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In a recent collaboration, SGS art experts have worked with art historians and conservators at The Metropolitan Museum of Art (The Met, New York) on a study of a Kru Mask from Ivory Coast.

African mask

This mask previously belonged to Pablo Picasso and it is believed to have influenced the construction methods used for his cardboard and mixed media sculpture, Guitar (1912, The Museum of Modern Art, New York).

As a 2016-17 fellow in The Met’s Department of the Arts of Africa, Oceania and the Americas (AAOA), Dr. Joshua Cohen is conducting new research on modernist appropriations of African sculpture. His research has led him to this Kru mask, from Ivory Coast, which dates from around the turn of the 20th century.

SGS‘s art services experts stepped in to perform a full technical study of the mask, including visual inspection, photographic documentation in visible and UV light, documentation under stereomicroscope, digital X-ray radiography, X-ray microfluorescence, and pigment/binder sampling. Conservators and conservation fellows at the Met are working to further analyze the pigment/binder samples collected by SGS.

The crucial issue in this study was to understand the methods and techniques used in the construction of the mask and the composition of its materials. For example, X-radiography has verified the number of pieces of wood used in the mask and how they were assembled with iron nails; and X-ray microfluorescence was used to determine the elemental composition of the pigments. These answers were essential in assessing whether any of the elements was not part of the original artwork.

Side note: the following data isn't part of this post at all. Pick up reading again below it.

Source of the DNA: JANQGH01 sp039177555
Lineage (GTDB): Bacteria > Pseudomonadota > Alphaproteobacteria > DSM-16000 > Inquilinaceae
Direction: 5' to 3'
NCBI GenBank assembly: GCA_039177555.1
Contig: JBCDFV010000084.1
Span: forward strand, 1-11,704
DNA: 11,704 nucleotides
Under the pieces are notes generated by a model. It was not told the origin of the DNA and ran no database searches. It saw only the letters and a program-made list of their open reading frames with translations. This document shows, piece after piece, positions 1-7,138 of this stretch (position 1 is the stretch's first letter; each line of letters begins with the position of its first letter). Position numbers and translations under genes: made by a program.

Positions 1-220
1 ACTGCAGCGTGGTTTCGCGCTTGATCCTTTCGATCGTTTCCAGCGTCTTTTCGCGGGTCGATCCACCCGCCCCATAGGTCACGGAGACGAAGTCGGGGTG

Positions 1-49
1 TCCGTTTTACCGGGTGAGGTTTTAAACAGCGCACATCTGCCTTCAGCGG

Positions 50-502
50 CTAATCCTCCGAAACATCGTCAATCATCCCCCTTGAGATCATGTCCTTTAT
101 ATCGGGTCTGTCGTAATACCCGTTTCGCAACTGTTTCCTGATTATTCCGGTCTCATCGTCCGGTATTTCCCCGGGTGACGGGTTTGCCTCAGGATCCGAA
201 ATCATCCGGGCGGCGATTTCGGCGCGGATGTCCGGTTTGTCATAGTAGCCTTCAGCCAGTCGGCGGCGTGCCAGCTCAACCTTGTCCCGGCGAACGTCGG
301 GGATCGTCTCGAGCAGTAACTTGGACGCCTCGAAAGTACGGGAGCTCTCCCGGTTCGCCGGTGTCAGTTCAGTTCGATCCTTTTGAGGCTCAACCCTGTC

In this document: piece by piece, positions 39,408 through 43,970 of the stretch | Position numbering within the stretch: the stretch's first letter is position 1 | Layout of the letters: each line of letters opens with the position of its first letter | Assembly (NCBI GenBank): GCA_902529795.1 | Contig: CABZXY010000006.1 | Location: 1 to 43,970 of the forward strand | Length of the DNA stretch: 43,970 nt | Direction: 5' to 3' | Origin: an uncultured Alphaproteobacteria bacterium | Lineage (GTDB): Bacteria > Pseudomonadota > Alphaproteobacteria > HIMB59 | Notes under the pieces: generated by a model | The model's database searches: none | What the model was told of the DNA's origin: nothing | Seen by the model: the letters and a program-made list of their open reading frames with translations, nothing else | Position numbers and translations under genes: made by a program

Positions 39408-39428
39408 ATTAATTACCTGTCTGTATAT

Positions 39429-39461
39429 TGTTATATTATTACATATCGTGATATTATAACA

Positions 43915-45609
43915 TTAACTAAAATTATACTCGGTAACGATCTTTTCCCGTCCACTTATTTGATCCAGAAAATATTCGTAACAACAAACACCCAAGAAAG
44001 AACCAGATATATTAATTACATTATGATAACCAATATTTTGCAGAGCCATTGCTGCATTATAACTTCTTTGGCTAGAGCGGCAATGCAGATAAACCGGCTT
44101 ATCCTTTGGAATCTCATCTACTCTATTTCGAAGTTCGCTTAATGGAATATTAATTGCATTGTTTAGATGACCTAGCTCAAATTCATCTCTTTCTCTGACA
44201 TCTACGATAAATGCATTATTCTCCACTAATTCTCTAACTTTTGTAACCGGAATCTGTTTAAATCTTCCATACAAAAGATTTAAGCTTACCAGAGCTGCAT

The results provided by SGS will help Dr. Cohen compare this mask to others from the same period and region, and to better characterize the mask’s influence on the construction techniques used in Picasso’s Guitar. The lab analyses indeed permit Dr. Cohen to clarify his preliminary findings (based solely on visual inspection) presented at the Musée Picasso in Paris in 2016. The overall research project is set to conclude later this year, with publications to follow.

For further information, please contact:

Yan Walther
Managing Director, Art Services
t: +41 22 739 95 49

Valeria Ciocan
Technical Manager, Art Services
t: +41 22 739 92 86

More:

Joshua I. Cohen (PhD Columbia University) is a historian of African art specializing in 20th-century cross-cultural exchange. He is Assistant Professor at The City College of New York, and the 2016-17 Jane and Morgan Whitney Fellow in the Department of the Arts of Africa, Oceania and the Americas (AAOA) at The Met.

Table ronde Primitivisme (min. 31-47)
Joshua I. Cohen. Picasso’s Guitar (1912) and Two Ivoirian Masks

About SGS

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